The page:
The Gophers led 17-14 with just more than two minutes remaining in the game, after having clawed back from a 14-3 fourth-quarter deficit. But a 70-yard punt return from Brisly Estime set the Orange up for a touchdown and a four-point lead with just more than a minute remaining.

Minnesota wasn’t able to respond, and like its previous 20 games under Jerry Kill when the Gophers trailed at halftime, Minnesota lost. Syracuse walked away with the win, 21-17.

It was over when: Minnesota quarterback Mitch Leidner’s Hail Mary fell incomplete out of bounds at the 1-yard line. It was just the second game this season that the redshirt freshman had attempted at least 20 passes, and his final two heaves toward the end zone both looked as though they might be good. But on the final play, Syracuse dropped most of its defense deep, ready for the prayer of a pass, and Minnesota just didn’t have enough luck left to pull off the win.

Game ball goes to: Syracuse QB Terrel Hunt. The sophomore put together one of his most impressive games this season, accounting for 262 yards (188 passing, 74 rushing) and two of the Orange’s three touchdowns. The Minnesota defense just couldn’t really find much of an answer to his dual-threat capabilities, and he looked like an even better version of the QB who led Syracuse impressively through November.

Stat of the game: 13 consecutive scoreless quarters or 195 minutes -- the streak of the Gophers being held out of the end zone. But against Syracuse early in the fourth quarter, Minnesota ended that drought, as Leidner first found Maxx Williams for a 20-yard TD and then connected with Drew Wolitarsky for a 55-yard score.

Back-and-forth affair: Syracuse's 7-3 halftime lead seemed solid. But when it took a two-score lead in the third quarter against a Minnesota offense that hadn't shown any signs of life, it seemed as though the game might as well be over. But the Gophers came back kicking only to eventually be kicked once more. It was a game worth watching until the end, because that's when most of the action really was worth watching.

What Syracuse learned: This offense could really develop in the next few seasons in the ACC. With two more years in this offense, Hunt could become quite the player. His arm and feet looked reliable, and with his athleticism, he seems like he isn’t close to his ceiling. On top of that, Syracuse’s top three receivers -- Estime, Ashton Broyld and Jarrod West -- will all return next year.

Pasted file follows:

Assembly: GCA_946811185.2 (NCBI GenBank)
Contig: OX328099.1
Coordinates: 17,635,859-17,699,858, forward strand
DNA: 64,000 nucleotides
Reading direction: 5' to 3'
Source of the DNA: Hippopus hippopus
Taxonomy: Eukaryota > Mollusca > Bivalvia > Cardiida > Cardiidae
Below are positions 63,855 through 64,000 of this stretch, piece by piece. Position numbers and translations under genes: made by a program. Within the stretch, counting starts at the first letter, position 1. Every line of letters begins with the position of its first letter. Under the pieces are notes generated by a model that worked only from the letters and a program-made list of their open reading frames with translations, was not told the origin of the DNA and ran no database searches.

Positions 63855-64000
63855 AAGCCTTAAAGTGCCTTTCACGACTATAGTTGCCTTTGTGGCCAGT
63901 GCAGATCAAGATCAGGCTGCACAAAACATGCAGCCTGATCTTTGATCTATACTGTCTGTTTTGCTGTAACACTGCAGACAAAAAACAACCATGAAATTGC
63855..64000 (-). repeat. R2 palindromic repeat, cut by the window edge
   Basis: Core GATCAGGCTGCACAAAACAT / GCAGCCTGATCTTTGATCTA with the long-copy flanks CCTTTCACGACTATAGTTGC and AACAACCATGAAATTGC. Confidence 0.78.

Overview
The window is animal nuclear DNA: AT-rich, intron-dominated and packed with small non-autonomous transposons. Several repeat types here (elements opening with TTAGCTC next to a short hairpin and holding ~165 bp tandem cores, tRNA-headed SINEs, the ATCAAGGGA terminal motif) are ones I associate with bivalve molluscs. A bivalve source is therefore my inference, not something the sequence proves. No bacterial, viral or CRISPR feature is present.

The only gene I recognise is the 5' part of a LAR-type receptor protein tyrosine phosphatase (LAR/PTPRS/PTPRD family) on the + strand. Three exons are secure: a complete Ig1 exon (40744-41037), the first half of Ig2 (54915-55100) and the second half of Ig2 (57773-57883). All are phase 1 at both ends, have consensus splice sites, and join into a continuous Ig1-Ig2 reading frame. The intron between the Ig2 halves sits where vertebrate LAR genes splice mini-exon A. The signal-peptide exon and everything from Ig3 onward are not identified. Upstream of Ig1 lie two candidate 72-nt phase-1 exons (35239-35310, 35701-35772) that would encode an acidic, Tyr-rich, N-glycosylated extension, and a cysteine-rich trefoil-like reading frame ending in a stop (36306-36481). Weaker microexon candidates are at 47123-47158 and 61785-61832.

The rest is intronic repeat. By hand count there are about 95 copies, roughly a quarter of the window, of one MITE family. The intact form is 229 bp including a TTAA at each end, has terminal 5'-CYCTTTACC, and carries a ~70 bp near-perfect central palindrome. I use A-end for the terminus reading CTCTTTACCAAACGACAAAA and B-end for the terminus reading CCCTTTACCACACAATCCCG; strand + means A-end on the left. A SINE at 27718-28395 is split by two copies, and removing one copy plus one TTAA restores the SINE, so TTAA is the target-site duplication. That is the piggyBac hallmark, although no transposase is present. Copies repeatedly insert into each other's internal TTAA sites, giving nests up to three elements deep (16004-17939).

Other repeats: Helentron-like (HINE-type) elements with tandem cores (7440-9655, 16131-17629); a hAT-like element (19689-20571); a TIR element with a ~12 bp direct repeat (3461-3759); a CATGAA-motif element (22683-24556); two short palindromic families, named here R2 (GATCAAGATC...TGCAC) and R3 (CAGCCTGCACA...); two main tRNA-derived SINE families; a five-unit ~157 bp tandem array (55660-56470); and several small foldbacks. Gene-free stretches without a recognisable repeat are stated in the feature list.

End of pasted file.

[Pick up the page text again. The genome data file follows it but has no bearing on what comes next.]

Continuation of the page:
What Minnesota learned: The QB competition is (and should be) open at Minnesota. Philip Nelson has had the advantage with the more reliable arm, but Leidner stepped in and threw Minnesota’s first passing touchdowns in months. Both played against Syracuse, but the offense looked the best with Leidner, and that's what Kill chose to go with when the game was on the line.

Best moment of the game: Kill returning to the sideline for Minnesota. He came down during halftime and decided to stay for the second half. He hadn’t coached from the sideline since September and since he had taken a leave from coaching to focus on his health. But it was nice to see Kill enjoying himself on the sideline again.

To watch the trophy presentation of the Texas Bowl, click here.

Texas Bowl preview

December, 27, 2013
12/27/13
10:00
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Syracuse might have taken care of business against Minnesota in the Rodeo Bowl, but the two will meet on the football field on Friday in the Texas Bowl at 6 p.m. ET (ESPN).

Here’s a quick preview:

Who to watch: Quarterbacks. Syracuse and Minnesota had two common opponents this season: Northwestern and Penn State. This game will be played largely in the trenches, but it could come down to which team’s quarterback makes fewer mistakes downfield. Syracuse opened the season with the Wildcats and Nittany Lions, but QB Drew Allen threw just one touchdown to six interceptions in those two games. After that, the Orange staff began playing sophomore Terrel Hunt. Hunt has since completed 146 of 240 passes for 10 touchdowns and eight interceptions. Minnesota’s Philip Nelson, on the other hand, threw three touchdowns and no interceptions in games against PSU and NU. So while running backs like Syracuse’s Jerome Smith (840 yards, 11 TDs) and Minnesota’s David Cobb (1,111 yards, 7 TDs) might be the ones providing highlight-reel plays, it could be Hunt and Nelson who make the biggest difference.